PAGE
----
The third officer, Anthony Fox, was found guilty of culpable negligence and manslaughter and was sentenced to five years in prison in 2022. 

Led by Bettersten Wade, the family has since filed a pending civil suit against the three officers, the City of Jackson and the ambulance service that responded to the scene. 

Dennis Sweet has been the attorney representing the family on that case since the beginning, and says it’s part of the reason he has trouble believing police couldn’t notify the family when Dexter was killed by a Jackson Police officer in March.  

“It just gets worse for them. We started this in 2019 with her brother, then you have indictments and now you have her son,” he said, citing multiple depositions between the Jackson city attorney conducted with Bettersten Wade through the course of the civil case regarding her brother's death.

“They need to come get straight with this family – hiding and not saying anything. Dexter called – he said, 'Come find me, don't give up, mama come find me.’”

An order issued by the Hinds County Board of Supervisors scheduled the exhumation to take place at 11:30 so the family could attend. But a county official told employees of the Public Works Department to remove the body from the numbered grave at 8 a.m. 

As members of the media and Pastor Ronald K Moore began to arrive ahead of a vigil to be held prior to the exhumation, Dexter Wade’s body was set out in a black body bag on the same open-bed trailer it’d been towed in on. 

It wasn’t until Hinds County Coroner Sharon Grisham-Stewart arrived at 11:30 that the body was placed inside of a vehicle and out of sight. 

As the Wade family arrived to the news that their long-awaited reunification with Dexter’s body had already been taken from them, Hinds County officials present at the staging area – Sheriff Tyree Jones, District 2 Supervisor David Archie and the Coroner – all said they weren’t sure what had gone wrong.

An order from the Hinds County Board of Supervisors confirms the place and time of Dexter Wade's exhumation on Nov. 13.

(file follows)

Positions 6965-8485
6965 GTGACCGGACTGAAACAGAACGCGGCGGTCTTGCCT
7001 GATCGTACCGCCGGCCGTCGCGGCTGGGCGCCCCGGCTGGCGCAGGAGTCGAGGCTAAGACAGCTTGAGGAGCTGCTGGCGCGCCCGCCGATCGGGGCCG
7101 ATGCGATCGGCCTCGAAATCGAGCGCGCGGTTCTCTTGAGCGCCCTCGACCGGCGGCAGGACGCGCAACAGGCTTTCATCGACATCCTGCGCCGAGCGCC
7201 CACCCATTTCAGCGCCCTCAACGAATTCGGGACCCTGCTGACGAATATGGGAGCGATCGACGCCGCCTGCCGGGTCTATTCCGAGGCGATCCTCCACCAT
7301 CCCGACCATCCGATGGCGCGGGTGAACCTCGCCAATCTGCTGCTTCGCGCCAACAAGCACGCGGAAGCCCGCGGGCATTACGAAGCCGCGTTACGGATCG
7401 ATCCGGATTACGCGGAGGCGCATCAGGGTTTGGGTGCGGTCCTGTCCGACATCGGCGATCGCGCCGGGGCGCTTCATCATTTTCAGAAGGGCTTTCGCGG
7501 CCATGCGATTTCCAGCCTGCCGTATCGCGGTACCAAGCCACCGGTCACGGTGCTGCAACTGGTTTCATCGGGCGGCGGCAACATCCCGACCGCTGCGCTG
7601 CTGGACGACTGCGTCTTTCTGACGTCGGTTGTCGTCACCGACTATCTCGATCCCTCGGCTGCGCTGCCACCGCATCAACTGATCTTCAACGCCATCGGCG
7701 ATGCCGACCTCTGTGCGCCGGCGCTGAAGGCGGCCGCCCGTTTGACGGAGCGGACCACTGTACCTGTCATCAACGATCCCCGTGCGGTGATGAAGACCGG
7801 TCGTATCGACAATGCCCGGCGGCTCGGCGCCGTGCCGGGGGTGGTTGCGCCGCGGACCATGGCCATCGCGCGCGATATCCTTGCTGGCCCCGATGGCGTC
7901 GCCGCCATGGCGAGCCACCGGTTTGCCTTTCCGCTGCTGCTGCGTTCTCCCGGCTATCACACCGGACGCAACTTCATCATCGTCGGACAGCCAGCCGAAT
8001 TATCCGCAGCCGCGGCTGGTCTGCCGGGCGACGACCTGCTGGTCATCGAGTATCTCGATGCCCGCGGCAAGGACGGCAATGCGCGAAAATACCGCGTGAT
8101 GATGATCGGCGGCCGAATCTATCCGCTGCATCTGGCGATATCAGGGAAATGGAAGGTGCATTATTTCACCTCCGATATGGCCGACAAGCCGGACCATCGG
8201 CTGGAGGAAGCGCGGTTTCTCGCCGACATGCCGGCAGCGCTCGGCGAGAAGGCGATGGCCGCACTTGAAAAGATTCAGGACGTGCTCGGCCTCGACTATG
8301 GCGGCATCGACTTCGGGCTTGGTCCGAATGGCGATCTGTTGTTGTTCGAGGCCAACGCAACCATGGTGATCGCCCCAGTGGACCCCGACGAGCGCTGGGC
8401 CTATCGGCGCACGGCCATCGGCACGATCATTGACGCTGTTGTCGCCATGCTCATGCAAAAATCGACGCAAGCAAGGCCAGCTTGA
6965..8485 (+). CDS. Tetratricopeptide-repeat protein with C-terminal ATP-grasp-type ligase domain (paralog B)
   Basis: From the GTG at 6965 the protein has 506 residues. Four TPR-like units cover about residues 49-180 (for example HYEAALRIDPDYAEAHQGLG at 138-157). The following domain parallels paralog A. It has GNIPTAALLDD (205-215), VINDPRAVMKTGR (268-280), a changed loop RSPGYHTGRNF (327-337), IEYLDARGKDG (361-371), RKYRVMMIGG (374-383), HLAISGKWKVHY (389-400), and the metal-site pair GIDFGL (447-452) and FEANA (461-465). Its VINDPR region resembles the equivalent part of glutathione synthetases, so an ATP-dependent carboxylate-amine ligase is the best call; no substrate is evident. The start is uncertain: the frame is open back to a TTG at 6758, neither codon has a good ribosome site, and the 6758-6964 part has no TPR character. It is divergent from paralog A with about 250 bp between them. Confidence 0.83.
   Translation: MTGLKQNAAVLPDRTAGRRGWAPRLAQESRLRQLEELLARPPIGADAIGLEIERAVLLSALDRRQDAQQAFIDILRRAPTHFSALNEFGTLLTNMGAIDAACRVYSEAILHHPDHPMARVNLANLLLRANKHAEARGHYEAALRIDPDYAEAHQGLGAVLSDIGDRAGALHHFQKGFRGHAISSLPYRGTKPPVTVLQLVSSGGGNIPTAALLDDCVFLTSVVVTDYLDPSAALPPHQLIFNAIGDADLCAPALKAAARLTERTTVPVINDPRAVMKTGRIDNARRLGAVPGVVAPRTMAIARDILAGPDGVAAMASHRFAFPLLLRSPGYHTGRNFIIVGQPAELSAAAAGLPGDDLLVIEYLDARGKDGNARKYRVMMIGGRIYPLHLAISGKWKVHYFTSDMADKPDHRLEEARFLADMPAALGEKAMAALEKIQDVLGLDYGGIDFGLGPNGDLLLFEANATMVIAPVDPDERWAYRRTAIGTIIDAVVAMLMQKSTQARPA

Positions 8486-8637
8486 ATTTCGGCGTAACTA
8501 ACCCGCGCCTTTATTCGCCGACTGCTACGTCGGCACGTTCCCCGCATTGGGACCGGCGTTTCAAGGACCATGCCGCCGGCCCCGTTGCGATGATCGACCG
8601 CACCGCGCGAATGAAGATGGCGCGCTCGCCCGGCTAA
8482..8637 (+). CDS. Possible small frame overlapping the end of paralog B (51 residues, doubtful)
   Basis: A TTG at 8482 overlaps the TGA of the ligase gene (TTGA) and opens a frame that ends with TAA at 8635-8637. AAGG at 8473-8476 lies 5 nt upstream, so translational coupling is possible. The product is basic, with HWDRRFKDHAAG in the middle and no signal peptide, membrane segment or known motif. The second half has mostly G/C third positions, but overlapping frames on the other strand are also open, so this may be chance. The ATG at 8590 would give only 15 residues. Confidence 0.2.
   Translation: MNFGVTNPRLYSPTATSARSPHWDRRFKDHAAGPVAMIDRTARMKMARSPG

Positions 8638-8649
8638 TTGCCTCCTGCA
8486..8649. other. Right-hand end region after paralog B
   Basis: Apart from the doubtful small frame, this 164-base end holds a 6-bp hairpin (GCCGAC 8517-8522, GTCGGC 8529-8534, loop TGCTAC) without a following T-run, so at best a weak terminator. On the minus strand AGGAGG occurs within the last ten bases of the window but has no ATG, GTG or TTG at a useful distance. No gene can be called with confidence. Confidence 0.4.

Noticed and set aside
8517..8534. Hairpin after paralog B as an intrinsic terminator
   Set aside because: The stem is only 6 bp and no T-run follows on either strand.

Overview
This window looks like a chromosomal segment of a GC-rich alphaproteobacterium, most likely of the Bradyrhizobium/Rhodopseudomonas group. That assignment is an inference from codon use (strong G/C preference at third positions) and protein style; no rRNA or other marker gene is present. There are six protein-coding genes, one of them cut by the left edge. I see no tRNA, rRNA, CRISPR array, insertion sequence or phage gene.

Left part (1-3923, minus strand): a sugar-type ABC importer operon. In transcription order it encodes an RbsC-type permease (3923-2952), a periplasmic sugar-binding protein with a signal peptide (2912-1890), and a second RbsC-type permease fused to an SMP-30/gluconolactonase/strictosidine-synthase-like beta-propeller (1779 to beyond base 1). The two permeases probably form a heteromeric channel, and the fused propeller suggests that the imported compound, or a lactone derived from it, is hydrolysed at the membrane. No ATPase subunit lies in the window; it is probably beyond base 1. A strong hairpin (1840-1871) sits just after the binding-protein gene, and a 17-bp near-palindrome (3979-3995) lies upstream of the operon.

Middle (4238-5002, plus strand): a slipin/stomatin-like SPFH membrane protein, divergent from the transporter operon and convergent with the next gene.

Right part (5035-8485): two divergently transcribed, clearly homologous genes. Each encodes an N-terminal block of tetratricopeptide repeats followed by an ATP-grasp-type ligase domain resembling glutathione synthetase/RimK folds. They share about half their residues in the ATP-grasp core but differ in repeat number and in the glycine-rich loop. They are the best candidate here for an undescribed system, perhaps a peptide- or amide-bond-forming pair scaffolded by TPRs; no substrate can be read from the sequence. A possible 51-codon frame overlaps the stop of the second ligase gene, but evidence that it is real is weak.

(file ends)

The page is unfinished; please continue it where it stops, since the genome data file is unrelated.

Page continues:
Hinds County Board of Supervisors

Sweet and Crump displayed a printed notice developed during the Nov. 7 meeting of the Board of Supervisors verifying the order to exhume at 11:30. 

“We went through the procedure and we went to the Board of Supervisors. The Board of Supervisors voted on it and we agreed with the Board of Supervisors that it would occur at 11:30,” Sweet. “We called the lawyer for the Board of Supervisors last night and asked, ‘Is everything set?’ He told us yes.” 

“Then we get a call from the minister who was here early. He said he was told Dexter's body had been exhumed and was gone.The permission given was for 11:30 in writing, by letter. So why was it at eight? We're going to find out.” 

Both attorneys described the overall scene at the staging area – of confusion, finger pointing and even suspicion – as a deeply painful blow dealt to a family already dealing with far too much loss and confusion themselves. 

They also questioned whether some form of cover-up was in place. 

“This family is standing up for all the families of Jackson that are suffering. This is not the first time in our history that we had to exhume a body,” said Sweet. “They had to exhume Emmett Till so they could get some justice. They had to exhume Medgar Evers to get some justice. She's joining a long line of people who have to come in and make the sacrifice of taking a loved one from the ground.

It’s possible that Bettersten Wade Robinson will never know why her son was exhumed without her presence in the same way that he was buried without her knowledge. 

The family has already said they’ve scheduled an independent autopsy to inform how they move forward. 

Their request that the Department of Justice begin an investigation into Dexter’s death and eventual unknown burial remains pending. Crump says he’s working the phones “non-stop” to have the agency grant their request into what he says is ultimately a matter of transparency and police accountability. 

As Dexter’s body was transferred from the coroner’s SUV to the funeral home’s van, Bettersten stared blankly into the black bag holding her son’s remains and asked why they couldn’t have at least buried him in a box. 

“Oh, It's just a misunderstanding. It's just bad communication. Is this fine with the system? Is this how the system works? Is this what I'm living under here in Mississippi? And this is what I have to deal with, that I don't even matter?